Today's column is about how bold a leader Randy Kelly is because he's a Republican who used to call himself a Democrat. Kelly's bold leadership became apparent when he endorsed George Bush for president last year. He is also a bold leader because he is pro-life. It's funny how much of a bold leader you can become when you are a Republican, isn't it?

First off, let's deal with a bald-faced lie, one that I hope readers will be willing to contact reader representative Kate Parry about: her claim that Bob Casey wasn't allowed to speak at the Democratic National Convention in 1992 because he's pro-life. This is a lie that lots of right wingers like to parrot, but it is in fact a lie: Casey wasn't allowed to speak because he didn't support Clinton, not because of his pro-life views. Ask a winger whether it would be acceptable to let somebody speak at the Republican National Convention who did not endorse George Bush for president, and watch their heads explode.

But on to the main point of the story, which is that Kelly is being unfairly targeted by the extreme elements in the Democratic party (she mentions the tried-and-true bogeymen of pro-choicers, teachers, and public employees) and that Democrats just aren't tolerant anymore. Why Democrats should be tolerant of Republicans she leaves unanswered, but it is clear that Kersten believes that Democrats need to worship those people who do not share their beliefs. It's as if Kersten cynically wants to co-opt the Democratic message by painting any message other than Republican-lite as "out of touch." Who could imagine that she would do such a thing!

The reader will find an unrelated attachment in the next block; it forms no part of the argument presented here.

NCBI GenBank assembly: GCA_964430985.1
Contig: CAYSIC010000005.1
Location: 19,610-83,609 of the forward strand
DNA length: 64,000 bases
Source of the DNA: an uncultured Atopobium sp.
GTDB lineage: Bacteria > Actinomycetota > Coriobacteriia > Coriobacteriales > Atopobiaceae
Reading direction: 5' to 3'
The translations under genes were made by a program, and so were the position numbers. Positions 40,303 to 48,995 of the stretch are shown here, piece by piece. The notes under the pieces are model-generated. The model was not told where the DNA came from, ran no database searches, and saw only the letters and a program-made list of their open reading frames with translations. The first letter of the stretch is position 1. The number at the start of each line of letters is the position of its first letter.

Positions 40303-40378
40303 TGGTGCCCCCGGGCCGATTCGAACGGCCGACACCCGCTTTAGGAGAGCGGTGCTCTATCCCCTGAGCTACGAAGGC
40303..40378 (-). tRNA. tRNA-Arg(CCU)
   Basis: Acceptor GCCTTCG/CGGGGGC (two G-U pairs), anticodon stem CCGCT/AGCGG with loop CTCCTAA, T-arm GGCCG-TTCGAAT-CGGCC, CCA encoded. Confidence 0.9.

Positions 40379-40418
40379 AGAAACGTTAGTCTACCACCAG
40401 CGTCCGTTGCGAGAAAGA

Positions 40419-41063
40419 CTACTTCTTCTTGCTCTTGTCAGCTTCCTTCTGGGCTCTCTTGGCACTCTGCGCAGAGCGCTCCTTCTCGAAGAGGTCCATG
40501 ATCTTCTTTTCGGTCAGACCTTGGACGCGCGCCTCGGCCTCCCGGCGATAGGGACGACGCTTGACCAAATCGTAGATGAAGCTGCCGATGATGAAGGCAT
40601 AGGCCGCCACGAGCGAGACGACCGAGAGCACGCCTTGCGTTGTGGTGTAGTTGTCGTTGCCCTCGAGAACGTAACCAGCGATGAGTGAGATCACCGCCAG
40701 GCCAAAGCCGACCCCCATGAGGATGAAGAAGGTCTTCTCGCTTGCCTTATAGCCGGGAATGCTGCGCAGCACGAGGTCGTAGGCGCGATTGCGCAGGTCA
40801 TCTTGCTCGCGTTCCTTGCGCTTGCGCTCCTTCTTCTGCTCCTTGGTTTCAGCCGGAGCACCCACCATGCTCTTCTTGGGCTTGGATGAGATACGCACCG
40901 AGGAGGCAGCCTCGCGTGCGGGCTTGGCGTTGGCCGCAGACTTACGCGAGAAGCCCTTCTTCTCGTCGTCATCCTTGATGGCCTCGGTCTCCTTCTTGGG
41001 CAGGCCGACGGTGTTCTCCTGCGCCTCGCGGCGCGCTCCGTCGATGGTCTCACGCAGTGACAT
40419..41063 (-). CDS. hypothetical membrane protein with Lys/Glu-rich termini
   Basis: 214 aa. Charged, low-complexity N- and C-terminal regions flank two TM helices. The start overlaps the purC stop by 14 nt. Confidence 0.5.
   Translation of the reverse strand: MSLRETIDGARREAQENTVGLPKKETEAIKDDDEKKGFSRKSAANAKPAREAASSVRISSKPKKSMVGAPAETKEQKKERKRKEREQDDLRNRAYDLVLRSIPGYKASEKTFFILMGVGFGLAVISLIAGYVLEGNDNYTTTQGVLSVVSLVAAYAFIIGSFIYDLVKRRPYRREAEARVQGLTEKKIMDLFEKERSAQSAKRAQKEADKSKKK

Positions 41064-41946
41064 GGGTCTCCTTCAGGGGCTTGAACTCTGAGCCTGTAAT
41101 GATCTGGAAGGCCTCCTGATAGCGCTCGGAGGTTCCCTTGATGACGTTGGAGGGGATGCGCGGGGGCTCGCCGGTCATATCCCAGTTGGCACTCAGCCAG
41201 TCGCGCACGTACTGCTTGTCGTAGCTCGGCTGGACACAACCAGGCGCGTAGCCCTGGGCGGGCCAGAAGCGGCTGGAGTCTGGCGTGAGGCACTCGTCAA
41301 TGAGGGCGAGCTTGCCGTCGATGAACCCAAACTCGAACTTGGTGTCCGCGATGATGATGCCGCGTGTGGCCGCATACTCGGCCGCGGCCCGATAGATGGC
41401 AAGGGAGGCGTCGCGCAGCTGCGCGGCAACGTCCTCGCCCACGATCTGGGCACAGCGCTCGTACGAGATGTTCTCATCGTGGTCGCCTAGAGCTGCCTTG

But when you get right down to it, it's the Republicans who are not tolerant. Sure, Kersten pays some lip service to the notion that Republicans are less tolerant these days too, but that's an afterthought and she does not see the reality of today's Republican party. I challenge her to poll legislators in the Minnesota House of Representatives and see where they stand on the issues. I will wager any amount she names that there are more pro-life Democrats that pro-choice Republicans, for example. It's Republicans that tolerate absolutely no dissent on major issues like taxation that gay rights, as countless examples can show. Kersten also points out such "mavericks" as Arlen Specter and Lincoln Chafee to show that there are "liberal" Republicans out there, but to the extent that either of them are liberal the only thing I can see is that they are pro-choice. If you want a pro-life Democrat, look no further than Minority Leader Harry Reid. Other than abortion, Chafee and Specter aren't liberal; no liberal would have the judicial voting record that these two people have when it comes to voting in lockstep with the craziest conservative Republicans.